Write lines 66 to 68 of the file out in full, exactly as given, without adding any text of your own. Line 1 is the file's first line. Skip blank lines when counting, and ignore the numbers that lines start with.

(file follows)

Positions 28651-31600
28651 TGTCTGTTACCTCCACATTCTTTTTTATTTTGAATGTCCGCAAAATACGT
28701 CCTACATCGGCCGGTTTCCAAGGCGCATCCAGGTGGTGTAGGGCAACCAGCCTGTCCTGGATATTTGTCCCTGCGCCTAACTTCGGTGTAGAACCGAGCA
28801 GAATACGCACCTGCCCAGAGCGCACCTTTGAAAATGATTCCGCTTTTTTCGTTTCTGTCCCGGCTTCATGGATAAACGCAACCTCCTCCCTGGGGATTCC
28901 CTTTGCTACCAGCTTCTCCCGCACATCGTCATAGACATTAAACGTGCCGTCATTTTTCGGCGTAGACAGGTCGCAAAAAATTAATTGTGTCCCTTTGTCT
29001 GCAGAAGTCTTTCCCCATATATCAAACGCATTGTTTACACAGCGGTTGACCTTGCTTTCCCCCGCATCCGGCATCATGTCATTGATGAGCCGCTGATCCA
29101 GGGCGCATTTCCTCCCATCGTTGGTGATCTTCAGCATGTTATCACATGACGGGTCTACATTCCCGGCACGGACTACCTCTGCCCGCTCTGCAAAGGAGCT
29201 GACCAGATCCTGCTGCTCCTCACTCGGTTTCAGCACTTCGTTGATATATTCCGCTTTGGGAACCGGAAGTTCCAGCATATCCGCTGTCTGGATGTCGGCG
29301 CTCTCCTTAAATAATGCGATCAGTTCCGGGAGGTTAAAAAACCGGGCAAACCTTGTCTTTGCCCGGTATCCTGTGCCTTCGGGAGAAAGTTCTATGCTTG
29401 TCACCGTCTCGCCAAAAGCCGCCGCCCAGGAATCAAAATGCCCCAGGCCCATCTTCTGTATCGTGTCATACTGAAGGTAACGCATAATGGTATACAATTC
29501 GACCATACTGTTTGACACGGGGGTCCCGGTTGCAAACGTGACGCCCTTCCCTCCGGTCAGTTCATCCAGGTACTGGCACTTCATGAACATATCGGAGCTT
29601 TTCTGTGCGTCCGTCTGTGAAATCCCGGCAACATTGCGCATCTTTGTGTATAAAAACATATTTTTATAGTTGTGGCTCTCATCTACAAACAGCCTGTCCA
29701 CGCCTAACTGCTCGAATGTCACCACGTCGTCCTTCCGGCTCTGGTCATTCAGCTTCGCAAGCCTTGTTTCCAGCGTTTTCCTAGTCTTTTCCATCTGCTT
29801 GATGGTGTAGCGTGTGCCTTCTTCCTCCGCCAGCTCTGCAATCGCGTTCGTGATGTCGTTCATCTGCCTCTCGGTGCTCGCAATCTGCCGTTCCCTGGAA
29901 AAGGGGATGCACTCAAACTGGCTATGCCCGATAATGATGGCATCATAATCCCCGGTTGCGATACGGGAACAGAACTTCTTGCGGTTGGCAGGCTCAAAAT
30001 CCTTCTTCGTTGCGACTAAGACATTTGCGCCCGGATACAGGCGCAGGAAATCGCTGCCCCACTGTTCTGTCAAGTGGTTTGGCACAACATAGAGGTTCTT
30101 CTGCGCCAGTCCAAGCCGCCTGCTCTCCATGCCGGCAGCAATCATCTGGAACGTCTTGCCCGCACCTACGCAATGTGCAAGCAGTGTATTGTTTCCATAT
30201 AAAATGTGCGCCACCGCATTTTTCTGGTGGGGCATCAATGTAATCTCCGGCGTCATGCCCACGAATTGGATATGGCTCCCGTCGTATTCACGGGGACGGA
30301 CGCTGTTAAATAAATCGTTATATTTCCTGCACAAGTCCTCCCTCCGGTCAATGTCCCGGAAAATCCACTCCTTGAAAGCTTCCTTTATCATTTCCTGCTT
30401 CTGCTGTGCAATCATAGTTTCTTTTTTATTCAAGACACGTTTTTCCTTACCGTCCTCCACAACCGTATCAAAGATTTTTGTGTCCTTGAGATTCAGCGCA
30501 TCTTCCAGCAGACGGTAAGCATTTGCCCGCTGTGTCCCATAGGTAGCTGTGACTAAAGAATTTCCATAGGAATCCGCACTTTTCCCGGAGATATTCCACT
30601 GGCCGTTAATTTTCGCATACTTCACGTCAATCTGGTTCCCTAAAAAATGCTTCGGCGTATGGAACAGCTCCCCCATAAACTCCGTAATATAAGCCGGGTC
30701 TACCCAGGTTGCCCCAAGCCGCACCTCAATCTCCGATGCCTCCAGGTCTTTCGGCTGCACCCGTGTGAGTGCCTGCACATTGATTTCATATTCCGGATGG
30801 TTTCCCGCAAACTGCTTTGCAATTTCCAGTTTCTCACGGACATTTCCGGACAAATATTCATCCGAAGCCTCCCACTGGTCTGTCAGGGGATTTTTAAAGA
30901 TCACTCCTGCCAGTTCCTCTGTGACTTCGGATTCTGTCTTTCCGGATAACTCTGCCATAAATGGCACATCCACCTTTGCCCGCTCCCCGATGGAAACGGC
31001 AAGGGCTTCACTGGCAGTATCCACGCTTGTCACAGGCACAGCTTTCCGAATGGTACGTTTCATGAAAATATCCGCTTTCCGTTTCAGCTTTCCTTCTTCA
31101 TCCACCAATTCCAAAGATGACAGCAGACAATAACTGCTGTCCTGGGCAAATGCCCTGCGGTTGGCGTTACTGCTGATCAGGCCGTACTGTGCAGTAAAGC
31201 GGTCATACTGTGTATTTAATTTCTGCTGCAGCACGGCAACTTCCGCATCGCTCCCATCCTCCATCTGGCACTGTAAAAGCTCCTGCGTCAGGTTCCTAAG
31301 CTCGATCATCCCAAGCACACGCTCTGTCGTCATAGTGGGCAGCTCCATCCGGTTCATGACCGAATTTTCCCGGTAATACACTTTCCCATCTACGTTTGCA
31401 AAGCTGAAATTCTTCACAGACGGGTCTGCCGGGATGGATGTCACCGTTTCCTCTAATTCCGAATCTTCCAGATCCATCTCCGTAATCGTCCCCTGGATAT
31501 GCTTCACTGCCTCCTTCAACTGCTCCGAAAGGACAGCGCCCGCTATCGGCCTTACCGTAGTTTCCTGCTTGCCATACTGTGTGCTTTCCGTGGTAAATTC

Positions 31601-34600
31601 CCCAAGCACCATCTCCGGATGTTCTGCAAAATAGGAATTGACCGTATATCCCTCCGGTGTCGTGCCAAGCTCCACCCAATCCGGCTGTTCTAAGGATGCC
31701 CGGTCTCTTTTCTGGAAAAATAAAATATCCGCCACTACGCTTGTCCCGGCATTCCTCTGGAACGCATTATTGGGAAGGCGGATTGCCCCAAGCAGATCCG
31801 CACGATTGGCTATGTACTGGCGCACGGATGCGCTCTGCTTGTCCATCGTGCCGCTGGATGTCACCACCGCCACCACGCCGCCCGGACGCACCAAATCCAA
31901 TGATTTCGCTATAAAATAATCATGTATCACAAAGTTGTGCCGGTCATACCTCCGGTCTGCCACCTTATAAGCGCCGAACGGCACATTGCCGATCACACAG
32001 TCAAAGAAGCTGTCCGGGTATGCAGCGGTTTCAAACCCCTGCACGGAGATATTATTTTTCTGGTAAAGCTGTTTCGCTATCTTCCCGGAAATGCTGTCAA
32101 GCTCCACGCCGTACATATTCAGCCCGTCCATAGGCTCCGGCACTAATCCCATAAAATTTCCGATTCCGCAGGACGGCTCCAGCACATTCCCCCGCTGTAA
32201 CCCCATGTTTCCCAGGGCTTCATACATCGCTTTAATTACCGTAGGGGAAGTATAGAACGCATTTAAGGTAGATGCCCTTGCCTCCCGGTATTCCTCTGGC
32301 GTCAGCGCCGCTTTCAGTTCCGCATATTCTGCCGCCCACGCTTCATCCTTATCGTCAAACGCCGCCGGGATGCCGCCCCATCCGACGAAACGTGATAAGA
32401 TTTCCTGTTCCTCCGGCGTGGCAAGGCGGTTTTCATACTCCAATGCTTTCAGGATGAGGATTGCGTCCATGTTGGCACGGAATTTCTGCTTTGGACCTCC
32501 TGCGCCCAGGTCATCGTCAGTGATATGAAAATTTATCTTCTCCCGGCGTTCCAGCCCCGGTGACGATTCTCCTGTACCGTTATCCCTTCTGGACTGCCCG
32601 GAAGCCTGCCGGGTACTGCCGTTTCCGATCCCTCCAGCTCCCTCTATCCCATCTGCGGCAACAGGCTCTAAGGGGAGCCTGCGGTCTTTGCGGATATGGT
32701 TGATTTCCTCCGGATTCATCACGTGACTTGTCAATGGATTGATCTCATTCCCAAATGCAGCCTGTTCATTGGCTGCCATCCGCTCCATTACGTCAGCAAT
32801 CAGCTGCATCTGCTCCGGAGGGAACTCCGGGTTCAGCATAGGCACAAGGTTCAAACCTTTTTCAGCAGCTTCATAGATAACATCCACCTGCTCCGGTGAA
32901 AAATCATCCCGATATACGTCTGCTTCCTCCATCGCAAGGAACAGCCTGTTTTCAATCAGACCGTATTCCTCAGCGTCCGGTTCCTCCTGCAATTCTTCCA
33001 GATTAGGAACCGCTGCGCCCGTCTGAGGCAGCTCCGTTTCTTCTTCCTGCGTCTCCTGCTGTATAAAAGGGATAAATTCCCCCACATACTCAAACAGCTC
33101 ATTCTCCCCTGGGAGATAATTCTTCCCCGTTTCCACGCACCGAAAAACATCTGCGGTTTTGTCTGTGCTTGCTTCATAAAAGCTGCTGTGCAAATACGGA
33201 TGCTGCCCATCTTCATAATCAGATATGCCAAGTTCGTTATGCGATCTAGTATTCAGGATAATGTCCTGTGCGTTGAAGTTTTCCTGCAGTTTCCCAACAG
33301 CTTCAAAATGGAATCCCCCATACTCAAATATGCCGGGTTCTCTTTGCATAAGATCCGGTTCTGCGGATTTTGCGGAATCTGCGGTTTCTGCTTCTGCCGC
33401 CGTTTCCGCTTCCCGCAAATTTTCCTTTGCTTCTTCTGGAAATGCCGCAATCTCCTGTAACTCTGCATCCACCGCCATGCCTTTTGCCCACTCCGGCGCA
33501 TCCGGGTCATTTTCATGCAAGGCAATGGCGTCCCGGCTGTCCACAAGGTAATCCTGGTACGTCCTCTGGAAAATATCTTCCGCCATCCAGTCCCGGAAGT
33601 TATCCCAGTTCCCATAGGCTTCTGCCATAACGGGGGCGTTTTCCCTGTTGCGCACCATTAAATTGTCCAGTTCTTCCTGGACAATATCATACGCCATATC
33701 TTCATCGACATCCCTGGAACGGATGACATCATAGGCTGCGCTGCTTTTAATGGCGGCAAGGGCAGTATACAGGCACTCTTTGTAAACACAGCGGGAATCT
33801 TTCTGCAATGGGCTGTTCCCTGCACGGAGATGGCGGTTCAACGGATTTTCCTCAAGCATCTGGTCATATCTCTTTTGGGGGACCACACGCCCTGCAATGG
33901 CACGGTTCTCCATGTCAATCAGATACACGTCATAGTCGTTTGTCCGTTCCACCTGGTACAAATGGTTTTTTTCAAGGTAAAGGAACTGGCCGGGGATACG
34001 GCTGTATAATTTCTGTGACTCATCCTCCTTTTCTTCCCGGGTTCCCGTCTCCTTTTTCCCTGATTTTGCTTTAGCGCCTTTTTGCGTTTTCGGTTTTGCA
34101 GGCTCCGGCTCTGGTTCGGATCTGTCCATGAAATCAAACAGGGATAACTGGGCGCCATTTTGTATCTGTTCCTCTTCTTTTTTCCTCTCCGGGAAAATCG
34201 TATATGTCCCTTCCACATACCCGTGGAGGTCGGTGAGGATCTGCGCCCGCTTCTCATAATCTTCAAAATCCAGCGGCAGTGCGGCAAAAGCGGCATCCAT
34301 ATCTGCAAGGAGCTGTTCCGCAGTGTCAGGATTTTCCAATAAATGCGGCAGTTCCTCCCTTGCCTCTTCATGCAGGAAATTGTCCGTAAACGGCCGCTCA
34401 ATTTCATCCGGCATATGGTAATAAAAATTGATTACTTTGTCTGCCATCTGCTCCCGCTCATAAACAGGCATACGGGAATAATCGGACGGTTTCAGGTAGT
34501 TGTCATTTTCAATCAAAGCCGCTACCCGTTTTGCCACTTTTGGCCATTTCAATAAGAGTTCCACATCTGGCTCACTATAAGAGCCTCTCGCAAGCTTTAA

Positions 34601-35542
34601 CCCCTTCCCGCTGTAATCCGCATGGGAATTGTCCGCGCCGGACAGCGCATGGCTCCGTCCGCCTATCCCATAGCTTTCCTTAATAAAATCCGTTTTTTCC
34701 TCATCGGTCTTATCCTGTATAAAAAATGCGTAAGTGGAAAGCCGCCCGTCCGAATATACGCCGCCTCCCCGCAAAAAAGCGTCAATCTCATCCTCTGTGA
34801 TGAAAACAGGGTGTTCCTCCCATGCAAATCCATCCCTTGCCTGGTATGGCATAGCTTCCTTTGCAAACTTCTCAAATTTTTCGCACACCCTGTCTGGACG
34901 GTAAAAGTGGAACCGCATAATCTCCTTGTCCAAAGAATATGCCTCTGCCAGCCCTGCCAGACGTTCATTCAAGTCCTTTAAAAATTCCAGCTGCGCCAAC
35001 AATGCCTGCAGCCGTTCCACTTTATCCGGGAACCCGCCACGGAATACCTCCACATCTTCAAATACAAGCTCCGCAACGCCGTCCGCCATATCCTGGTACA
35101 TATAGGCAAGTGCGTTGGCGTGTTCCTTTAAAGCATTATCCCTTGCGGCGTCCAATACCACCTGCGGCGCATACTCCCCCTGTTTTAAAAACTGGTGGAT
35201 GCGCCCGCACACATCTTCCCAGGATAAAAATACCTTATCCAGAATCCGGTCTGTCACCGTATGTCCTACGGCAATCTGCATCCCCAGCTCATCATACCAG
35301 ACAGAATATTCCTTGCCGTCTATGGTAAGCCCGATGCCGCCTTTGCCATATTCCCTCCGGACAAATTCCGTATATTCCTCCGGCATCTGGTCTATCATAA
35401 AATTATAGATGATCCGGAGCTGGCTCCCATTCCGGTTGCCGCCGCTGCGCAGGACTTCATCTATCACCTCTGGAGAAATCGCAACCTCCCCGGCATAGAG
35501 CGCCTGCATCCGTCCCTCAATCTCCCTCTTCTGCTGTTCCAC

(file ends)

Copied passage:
34801 TGAAAACAGGGTGTTCCTCCCATGCAAATCCATCCCTTGCCTGGTATGGCATAGCTTCCTTTGCAAACTTCTCAAATTTTTCGCACACCCTGTCTGGACG
34901 GTAAAAGTGGAACCGCATAATCTCCTTGTCCAAAGAATATGCCTCTGCCAGCCCTGCCAGACGTTCATTCAAGTCCTTTAAAAATTCCAGCTGCGCCAAC
35001 AATGCCTGCAGCCGTTCCACTTTATCCGGGAACCCGCCACGGAATACCTCCACATCTTCAAATACAAGCTCCGCAACGCCGTCCGCCATATCCTGGTACA